To compete successfully online, today’s firms must maximize their web presence. This means leveraging your Web site, integrating online and offline marketing efforts, and communicating effectively online. In a few simple steps, we’ll unravel the mysteries of effective online marketing and help you get the best returns from your Web site investment.
Mystery #1: There is no mystery.
Online marketing is marketing. Like all successful marketing efforts, you must develop a clearly defined goal for your Web site and must have an understanding of your online target market. What do you hope your Web site will accomplish?
Will it . . .
Once you’ve decided that, next ask yourself if you can accomplish your online objectives with your existing target market? For example, if you run a senior care facility and want your Web site to replace mailed materials, you may never accomplish your goal. Though growing, seniors still make up only a small percentage of Internet users. Many seniors will still call you to send them information. So perhaps your Web site needs to target the children of the seniors and answer theirquestions.
Be clear about what you want your site to accomplish. Clarify your objectives and measurements so you can know if your investment brings you the expected return. For example, if you want to replace your sales and marketing kit, identify the cost of creating and mailing each kit. Then determine how many you send out each month. Set a goal that your Web site will reduce the number of kits you mail by 80 percent and tie a dollar figure to that. After your site’s been up several months, you can measure its success.
Mystery #2: What’s more important, design or content?
The answer is both. When visitors arrive at your site, the overall look and feel determines whether they stay or move on. Your site needs to reflect your brand and be consistent with your other marketing pieces. Also, your site needs to be easy to use and navigate. So design is important.
Remember, however, that content is king. Once a visitor’s decided to stay, your copy needs to grab them. It must be relevant to visitors and answer their questions effectively. Though the Internet allows people to control where they go and what they see next, your content should logically and thoughtfully lead them to important points and entice them with calls to action throughout the site.
Speak to your target market-use language they use, anticipate the questions they’ll have, address problems they have that your company solves, and speak to them so they feel like you “get it.”
Effective Web copy involves your visitors and sets the tone for your company. For the best copy, consider the following:
Mystery #3: I built it. When will they come?
Did you hope that once you had your Web site up and running your sales would explode? You’re not alone. Unfortunately, just building a Web site isn’t enough. The keys to getting the most out of your investment can be summed up in three words: Leverage, integrate and monitor.
Handle your Web site’s launch just as you would any new initiative. Distribute a press release. Create an inexpensive postcard with a picture of your site, and send it to everyone in your database-be sure to include an offer that inspires people to log on. The offer could be to visit the site for a coupon for 10 percent off or a Top 10 list. The better the offer, the more likely you’ll get traffic.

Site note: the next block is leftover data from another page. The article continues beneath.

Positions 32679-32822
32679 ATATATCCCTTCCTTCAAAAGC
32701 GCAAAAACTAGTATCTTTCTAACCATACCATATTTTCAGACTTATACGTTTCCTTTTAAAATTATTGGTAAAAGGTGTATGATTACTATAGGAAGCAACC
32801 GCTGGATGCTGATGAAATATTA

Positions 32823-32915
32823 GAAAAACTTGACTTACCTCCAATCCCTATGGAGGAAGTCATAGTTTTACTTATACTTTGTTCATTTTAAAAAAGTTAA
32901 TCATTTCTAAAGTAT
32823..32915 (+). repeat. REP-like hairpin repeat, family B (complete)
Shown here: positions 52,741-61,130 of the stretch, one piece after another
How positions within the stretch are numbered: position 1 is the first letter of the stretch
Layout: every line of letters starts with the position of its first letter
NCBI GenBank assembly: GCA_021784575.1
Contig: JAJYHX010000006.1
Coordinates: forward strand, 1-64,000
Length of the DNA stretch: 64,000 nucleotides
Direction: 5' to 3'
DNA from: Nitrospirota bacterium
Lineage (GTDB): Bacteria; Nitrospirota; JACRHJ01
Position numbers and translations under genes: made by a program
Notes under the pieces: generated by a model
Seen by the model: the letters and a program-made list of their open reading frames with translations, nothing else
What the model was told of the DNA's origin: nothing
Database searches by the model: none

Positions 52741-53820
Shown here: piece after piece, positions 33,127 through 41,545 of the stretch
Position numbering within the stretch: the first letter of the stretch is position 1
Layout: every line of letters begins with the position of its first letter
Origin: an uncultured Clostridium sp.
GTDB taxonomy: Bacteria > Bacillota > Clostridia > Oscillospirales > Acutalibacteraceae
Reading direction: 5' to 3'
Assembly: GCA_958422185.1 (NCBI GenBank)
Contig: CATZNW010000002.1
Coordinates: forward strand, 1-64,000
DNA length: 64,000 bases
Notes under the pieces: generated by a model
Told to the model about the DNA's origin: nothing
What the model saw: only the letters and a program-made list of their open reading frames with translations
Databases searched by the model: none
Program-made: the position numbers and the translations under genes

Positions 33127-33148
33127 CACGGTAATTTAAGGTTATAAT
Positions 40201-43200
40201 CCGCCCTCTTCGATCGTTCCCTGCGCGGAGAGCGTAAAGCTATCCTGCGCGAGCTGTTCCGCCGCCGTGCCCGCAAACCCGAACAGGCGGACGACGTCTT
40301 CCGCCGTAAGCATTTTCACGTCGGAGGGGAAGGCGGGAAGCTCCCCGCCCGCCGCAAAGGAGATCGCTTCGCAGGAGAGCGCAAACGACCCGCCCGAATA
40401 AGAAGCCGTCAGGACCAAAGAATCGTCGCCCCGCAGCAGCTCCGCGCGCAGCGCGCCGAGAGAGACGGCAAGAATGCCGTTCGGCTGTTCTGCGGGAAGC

Remember to include a “What’s New” section on your site and keep it updated. Add any new clients, events you speak at, articles you’ve written, and any other news of interest to your customers. When someone expresses interest in your company, encourage them to visit your Web site.
Link your site everywhere it makes sense-to professional organizations, local business publications, doing business in (your city) sites, industry publications, What’s New sites. If you have colleagues you like to refer business to, offer to put them on your site and ask for a reciprocal link. The more relevant sites that link to yours, the higher you’ll rank in search engines.
Once you build your site, tell the world about it. Put your Web site’s URL on every printed marketing piece you produce-business cards, brochures, direct mail postcards, Yellow Pages ads, invoices, coupons, articles you write. In addition, put everything on your site-if you run an ad, put a copy on your site and say “As seen in…” Include your Web address in your e-mail signature and your voicemail greeting: “For more information, visit our Web site at…” If you have a storefront, hang a banner that includes your Web address. Think about it this way: Wherever you put your phone number, put your Web address there, too.
When you invest money in something, you need to know if it was worth it. Statistics help you learn your return on investment. Most hosting companies offer stats as part of their package, and your Web developer can help you interpret them. Be sure to review site statistics quarterly and look for trends. Do visitors look at a few pages, get to the “Services” page, then drop off? Think about what that means-maybe they come to your site thinking you do one thing, then get to Services and find out you don’t offer what they want. Perhaps your Services page doesn’t provide enough information. Look for trends and adjust your site accordingly. Then keep track of your adjustments and look at the results the next quarter.